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He has showed you, O man, what is good. And what does the Lord require of you? To act justly and to love mercy and to walk humbly with your God. – Micah 6:8.
A man is not just if he carries a matter by violence; no, he who distinguishes both right and wrong and guides others, not by violence, but by the same law, being a guardian of the law, he is called just. – Buddha, the Dhammapada.
Four things support the world: the learning of the wise, the justice of the great, the prayers of the good, and the valor of the brave. – Muhammad, the Qur’an
That which traineth the world is Justice, for it is upheld by two pillars, reward and punishment. These two pillars are the sources of life to the world. – Baha’u’llah, Tablets of Baha’u’llah, p. 128.
Everyone who has raised children remembers them saying “But that’s not fair!” One of the very first life lessons every small child learns centers around those essential concepts: fairness and justice. Kids, as all parents know, have a particularly acute sense of justice and fairness.
When I protested about fairness as a child, my parents had a few standard responses: “Fair is where you go to see the pigs and the chickens,” or “Fare is what you pay to ride the bus.” I didn’t think they were funny. Poor families, I later figured out, don’t usually believe much fairness exists in the world.
We all learn, very early in life, that a full stomach, warmth, safety and security feel much better than hunger, cold, abuse and neglect. That feeling forms the basis of our early morality and the importance of fairness and justice in our conscience. If we behave well and reap the rewards, we quickly learn to do what we can to continue that behavior. If we misbehave and consistently earn the consequences, we will normally do what we can to stop that behavior. Optimally, we want the pleasure of rewards and don’t want the pain of punishment, and that leads us to understand and appreciate justice.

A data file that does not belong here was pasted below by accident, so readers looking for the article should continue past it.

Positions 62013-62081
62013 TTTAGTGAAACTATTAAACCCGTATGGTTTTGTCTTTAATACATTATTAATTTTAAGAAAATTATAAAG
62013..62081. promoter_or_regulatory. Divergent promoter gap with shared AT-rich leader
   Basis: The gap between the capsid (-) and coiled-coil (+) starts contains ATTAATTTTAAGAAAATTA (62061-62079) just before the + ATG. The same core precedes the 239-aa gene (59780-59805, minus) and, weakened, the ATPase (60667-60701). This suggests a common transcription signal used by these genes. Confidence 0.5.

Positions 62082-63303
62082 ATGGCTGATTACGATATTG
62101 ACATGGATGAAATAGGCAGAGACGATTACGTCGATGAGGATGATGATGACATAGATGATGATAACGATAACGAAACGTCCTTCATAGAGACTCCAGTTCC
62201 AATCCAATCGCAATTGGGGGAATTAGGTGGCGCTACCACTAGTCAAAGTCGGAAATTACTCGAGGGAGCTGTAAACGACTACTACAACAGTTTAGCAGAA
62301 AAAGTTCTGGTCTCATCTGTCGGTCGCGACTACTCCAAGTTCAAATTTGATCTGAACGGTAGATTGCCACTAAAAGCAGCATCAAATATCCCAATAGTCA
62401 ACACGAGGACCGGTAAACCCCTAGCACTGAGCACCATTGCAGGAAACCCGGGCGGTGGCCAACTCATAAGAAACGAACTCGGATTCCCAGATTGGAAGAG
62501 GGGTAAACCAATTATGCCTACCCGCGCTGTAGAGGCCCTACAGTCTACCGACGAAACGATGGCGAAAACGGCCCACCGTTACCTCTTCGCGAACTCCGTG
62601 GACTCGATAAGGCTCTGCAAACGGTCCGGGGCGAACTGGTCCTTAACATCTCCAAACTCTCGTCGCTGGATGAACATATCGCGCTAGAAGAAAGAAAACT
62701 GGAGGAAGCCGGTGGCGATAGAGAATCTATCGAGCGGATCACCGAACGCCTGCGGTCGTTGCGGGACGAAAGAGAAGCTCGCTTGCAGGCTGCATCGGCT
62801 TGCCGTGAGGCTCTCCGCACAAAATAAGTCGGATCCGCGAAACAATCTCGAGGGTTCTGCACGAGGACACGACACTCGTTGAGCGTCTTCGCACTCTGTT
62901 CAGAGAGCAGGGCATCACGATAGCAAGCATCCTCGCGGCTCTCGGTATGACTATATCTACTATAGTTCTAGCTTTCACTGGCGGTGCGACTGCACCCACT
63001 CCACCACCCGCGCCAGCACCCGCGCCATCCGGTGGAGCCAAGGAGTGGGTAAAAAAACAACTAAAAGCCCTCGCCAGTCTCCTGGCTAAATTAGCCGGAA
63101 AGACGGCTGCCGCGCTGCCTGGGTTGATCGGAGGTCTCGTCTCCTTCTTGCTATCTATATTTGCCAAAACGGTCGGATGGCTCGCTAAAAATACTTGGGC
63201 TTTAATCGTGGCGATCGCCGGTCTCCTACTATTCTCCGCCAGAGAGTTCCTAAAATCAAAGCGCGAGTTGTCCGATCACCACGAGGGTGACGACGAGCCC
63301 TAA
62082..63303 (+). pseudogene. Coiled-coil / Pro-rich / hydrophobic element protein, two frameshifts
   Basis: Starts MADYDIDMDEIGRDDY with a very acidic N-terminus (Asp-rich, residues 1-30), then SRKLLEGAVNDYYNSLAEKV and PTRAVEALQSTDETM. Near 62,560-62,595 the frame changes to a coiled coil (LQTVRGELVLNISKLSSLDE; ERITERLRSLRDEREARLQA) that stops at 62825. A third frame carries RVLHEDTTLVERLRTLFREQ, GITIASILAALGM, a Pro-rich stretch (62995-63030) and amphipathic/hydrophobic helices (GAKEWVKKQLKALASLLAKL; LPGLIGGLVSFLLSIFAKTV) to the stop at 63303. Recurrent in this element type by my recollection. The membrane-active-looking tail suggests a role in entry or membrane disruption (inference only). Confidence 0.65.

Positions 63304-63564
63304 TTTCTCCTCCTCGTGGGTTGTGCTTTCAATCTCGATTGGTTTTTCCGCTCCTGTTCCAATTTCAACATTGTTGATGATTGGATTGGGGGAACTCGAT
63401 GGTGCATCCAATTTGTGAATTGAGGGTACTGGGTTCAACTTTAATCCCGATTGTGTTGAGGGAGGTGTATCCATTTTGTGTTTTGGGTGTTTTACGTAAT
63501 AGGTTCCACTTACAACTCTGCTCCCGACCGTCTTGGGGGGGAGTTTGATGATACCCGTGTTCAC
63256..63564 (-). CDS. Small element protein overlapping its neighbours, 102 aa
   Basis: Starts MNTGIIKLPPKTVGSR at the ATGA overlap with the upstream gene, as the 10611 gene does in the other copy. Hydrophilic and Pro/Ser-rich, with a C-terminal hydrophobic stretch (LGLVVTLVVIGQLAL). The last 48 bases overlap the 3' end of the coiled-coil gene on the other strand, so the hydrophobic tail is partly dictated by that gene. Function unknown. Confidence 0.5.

Psychologists call this mechanism moral reasoning, and the great thinkers Jean Piaget and Lawrence Kohlberg defined it as the basis of all ethical behavior. Piaget, and later Kohlberg, developed a theory of moral judgment and ethical behavior that focused on the lifelong developmental stages of the human conscience. Their justice-based theory, now widely accepted, says each person can potentially undergo six essential stages of moral development in life:
- Obedience and punishment orientation, which basically asks: “How can I avoid punishment?”
- Self-interest orientation, which asks “What’s in it for me?”
- Interpersonal accord and conformity, which follows prescribed social norms, and which Kohlberg called “The good boy/girl attitude”
- Authority and social-order maintaining orientation, known as “law and order morality”
- Social contract orientation, the idea that majority decisions and democratic institutions best serve a diverse humanity
- Universal ethical principles—when justice, other-directedness and an overarching concern for others directs our actions